Fay Cobb Payton

Fay Cobb Payton is affiliated with North Carolina State University.[1]

She is a Charter Member of The PhD Project Information Systems Doctoral Student Association.[2]She is a graduate of the Georgia Institute of Technology and holds a second bachelor's degree and an MBA from Clark Atlanta University.[3]Payton has been actively involved in The PhD Project since 1996, two years after it was created by the KPMG Foundation, Graduate Management Admissions Council, Citi Foundation and AACSB International.[4]She was named the 2016 North Carolina Technology Association Tech Educator of the Year and received the 2013 National Coalition of Women in Information Technology Undergraduate Mentoring Award.[4]She has published over 100 peer-reviewed journal articles, conference publications and book chapters, and has presented her research at national and international conferences and symposia in the U.S. and in China, Nigeria, Netherlands, Canada, Greece, Ireland, UK, Ghana and other countries.[4]In addition to her teaching schedule, she is active in research, focusing on the areas of health care IT and informatics, user interface design, STEM participation, diversity & inclusion, and systems implementation.[5]

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North Carolina State University


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Recent events

How to Fix Bias against Women and Latinos in Artificial Intelligence Algorithms

"There are countless stories about the ways bias manifests itself in artificial intelligence, and there are many pieces of thinking about what contributes to this bias," Fay Payton, professor of information systems/technology on the faculty at the University of North Carolina, said in a news release. For researchers at these universities, the goal is to propose guidelines that can help develop viable solutions to eliminate bias in algorithms against women, African Americans, and Latinos who are part of the workforce in information technology companies.[6]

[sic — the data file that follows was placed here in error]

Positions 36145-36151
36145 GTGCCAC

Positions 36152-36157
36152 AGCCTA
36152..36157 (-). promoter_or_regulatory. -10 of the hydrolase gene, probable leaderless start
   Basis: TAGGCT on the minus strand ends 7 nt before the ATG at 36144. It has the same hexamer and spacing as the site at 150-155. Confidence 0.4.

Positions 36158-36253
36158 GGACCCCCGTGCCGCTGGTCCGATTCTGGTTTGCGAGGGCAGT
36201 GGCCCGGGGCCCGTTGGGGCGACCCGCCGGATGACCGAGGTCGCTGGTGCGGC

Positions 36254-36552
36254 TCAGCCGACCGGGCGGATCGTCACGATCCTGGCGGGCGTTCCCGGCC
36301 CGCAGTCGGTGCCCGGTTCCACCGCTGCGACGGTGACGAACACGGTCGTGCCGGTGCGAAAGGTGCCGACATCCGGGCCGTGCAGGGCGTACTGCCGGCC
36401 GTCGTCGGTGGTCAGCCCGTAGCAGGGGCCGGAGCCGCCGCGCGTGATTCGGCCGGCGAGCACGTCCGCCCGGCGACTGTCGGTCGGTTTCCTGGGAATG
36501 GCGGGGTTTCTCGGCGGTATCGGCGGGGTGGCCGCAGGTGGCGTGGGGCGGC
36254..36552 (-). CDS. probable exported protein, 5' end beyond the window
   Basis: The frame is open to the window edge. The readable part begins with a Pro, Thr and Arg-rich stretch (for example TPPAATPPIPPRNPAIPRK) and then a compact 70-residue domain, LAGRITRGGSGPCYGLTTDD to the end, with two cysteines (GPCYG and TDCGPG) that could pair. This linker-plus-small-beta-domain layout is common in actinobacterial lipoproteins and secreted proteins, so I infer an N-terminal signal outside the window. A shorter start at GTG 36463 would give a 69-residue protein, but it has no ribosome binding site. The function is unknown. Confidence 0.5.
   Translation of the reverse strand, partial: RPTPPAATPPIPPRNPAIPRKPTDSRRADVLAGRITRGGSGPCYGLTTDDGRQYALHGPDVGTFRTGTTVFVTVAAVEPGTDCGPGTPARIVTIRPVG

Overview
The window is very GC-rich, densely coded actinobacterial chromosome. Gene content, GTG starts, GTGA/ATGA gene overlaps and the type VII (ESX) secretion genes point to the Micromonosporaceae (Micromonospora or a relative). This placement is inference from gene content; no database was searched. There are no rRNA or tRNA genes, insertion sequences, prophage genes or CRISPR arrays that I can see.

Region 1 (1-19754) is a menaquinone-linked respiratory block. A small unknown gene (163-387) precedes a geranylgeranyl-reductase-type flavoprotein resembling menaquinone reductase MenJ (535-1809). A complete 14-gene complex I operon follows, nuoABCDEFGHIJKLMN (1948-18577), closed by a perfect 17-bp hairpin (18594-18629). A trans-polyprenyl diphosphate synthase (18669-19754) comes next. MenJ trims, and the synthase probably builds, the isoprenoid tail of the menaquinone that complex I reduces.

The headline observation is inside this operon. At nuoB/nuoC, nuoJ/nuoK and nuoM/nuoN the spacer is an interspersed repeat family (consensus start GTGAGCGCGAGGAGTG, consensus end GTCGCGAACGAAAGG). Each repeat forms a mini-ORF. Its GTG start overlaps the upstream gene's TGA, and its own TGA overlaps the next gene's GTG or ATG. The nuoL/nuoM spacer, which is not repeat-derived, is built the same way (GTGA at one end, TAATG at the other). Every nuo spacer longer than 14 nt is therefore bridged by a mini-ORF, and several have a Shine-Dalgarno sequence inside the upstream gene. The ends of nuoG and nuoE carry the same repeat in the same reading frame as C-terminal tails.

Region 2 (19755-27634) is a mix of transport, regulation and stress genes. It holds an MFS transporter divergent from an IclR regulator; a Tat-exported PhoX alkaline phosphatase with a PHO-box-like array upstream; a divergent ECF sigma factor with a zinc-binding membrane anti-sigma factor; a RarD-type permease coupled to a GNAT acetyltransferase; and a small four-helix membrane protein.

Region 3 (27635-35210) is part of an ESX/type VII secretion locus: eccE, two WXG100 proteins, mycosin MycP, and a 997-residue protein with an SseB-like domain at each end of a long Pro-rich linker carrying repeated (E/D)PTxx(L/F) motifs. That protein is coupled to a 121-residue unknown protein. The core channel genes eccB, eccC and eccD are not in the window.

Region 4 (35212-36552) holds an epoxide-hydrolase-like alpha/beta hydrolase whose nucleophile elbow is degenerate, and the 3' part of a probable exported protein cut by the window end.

Event Date

Study Finds Persistence of Stereotypical Negative Images of Women in Tech

A new study led by Fay Cobb Payton, a program director in the Directorate for Computer and Information Science and Engineering at the National Science Foundation, finds that women in STEM disciplines are still portrayed in stereotypical ways in popular media. Before joining the National Science Foundation in 2018, Dr. Payton served on the faculty at North Carolina State University.[7]


Event Date


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    Study Finds Persistence of Stereotypical Negative Images of Women in Tech2019-05-20